• Seek professional advice on grab rails, support rails or a toilet frame

Wash basins

A wash basin needs a clear zone underneath of around 400-600mm for a close approach in a wheelchair. Again, a wall-hung design is great because the basin can be fitted at a height that suits; just check the dimensions tally with the clearance you need, including underneath.

If space permits, a wide basin is easier to access and a shallow bowl will be more comfortable to use. Basins tend to be 100-120mm deep. The Rinaldi Signature Wall Hung basin is 110cm deep and 605mm wide.

A ledge around the basin like the shape of the Maderno Signature Wall Hung basin, can be used for a soap dish and toothbrush mug. While counter-top basins sat on top of a wide piece of furniture have even more surface area. Contrasting materials and colours will help the visually-impaired locate what they need.

Top Tips

  • Drawers and cupboards with chunky handles are easier to grip
  • Lever taps can be pushed on and off with a closed fist
  • Place mirrors at eye level and have a magnifying mirror to hand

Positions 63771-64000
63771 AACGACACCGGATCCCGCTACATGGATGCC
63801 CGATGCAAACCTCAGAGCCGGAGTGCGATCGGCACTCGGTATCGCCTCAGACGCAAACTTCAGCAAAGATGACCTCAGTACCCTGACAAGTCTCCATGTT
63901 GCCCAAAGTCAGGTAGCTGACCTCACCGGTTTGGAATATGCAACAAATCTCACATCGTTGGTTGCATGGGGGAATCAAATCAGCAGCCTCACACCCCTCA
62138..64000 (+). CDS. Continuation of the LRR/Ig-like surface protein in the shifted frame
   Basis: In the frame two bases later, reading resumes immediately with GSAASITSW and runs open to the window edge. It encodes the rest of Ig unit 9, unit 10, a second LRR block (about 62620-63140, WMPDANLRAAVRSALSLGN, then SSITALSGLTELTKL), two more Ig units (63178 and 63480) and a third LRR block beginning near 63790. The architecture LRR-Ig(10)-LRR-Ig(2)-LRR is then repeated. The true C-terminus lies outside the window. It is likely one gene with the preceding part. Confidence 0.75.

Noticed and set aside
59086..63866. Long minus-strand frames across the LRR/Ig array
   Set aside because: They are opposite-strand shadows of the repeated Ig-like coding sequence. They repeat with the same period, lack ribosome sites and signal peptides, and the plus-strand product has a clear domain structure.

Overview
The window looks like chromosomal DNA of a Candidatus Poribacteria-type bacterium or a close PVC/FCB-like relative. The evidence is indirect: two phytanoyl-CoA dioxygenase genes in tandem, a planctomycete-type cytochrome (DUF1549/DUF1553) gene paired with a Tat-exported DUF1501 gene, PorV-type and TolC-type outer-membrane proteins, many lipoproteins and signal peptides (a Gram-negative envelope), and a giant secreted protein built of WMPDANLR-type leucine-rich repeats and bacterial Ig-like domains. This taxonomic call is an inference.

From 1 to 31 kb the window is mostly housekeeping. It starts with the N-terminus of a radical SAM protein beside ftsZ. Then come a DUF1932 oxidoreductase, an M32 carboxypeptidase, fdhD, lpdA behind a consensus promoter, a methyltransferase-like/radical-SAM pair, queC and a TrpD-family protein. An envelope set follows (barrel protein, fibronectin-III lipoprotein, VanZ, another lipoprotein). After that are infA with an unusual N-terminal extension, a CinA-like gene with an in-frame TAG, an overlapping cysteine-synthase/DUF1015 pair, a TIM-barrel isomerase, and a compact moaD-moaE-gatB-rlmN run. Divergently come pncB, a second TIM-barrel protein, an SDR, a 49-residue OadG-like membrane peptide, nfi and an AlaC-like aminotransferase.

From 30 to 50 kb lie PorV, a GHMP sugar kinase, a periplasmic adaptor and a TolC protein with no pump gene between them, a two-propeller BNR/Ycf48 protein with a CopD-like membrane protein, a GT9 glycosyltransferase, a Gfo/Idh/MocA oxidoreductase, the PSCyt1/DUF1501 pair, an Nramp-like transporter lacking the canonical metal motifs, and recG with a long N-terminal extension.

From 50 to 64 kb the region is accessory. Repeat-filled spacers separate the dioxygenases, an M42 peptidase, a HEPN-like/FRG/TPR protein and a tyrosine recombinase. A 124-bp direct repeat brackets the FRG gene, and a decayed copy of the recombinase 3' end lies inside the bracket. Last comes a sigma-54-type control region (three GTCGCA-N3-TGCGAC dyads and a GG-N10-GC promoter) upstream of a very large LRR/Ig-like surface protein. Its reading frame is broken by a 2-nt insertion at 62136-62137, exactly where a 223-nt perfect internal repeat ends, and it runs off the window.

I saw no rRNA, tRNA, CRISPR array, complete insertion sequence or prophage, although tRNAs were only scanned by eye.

• If you’re visually impaired, choose accessories in bold colours so they’re easy to find

What Else?

The Disabled Facilities Grant may be available to those who need to make changes to their bathroom to meet a disabled person’s needs. To see if you’re eligible, click on: www.gov.uk/disabled-facilities-grants. A local occupational therapist (OT) will come to you home and assess your needs.

VAT relief is available on products to those who are disabled with a long term illness or disability, or are terminally ill. Products that aren’t specifically designed for these needs, but have been bought to be used for this purpose, will need a letter from a plumber or builder advising of the adaption so you can claim a VAT refund. For more information, see: https://www.gov.uk/financial-help-disabled/vat-relief.

Contrasting colours, such as bright-coloured accessories and towels that zing out against light surfaces and bathroom fittings, will help the visually impaired differentiate between items in the room. A non-slip floor is essential such as rubber or textured tiles in a colour different from the walls. Big windows that draw light into the bathroom will help too and avoid reflective surfaces that may cause glare.

Pin-down your bathroom needs through an occupational therapist assessment

Access and comfort is designed into a double-ended bath

Maximise space and access with a wet room shower

Ease aches and pains with body jets

Direct water where you need it with a handset rail kit

Wall-hung fittings let you choose the right height

Contrasting colours help the visually-impaired navigate the bathroom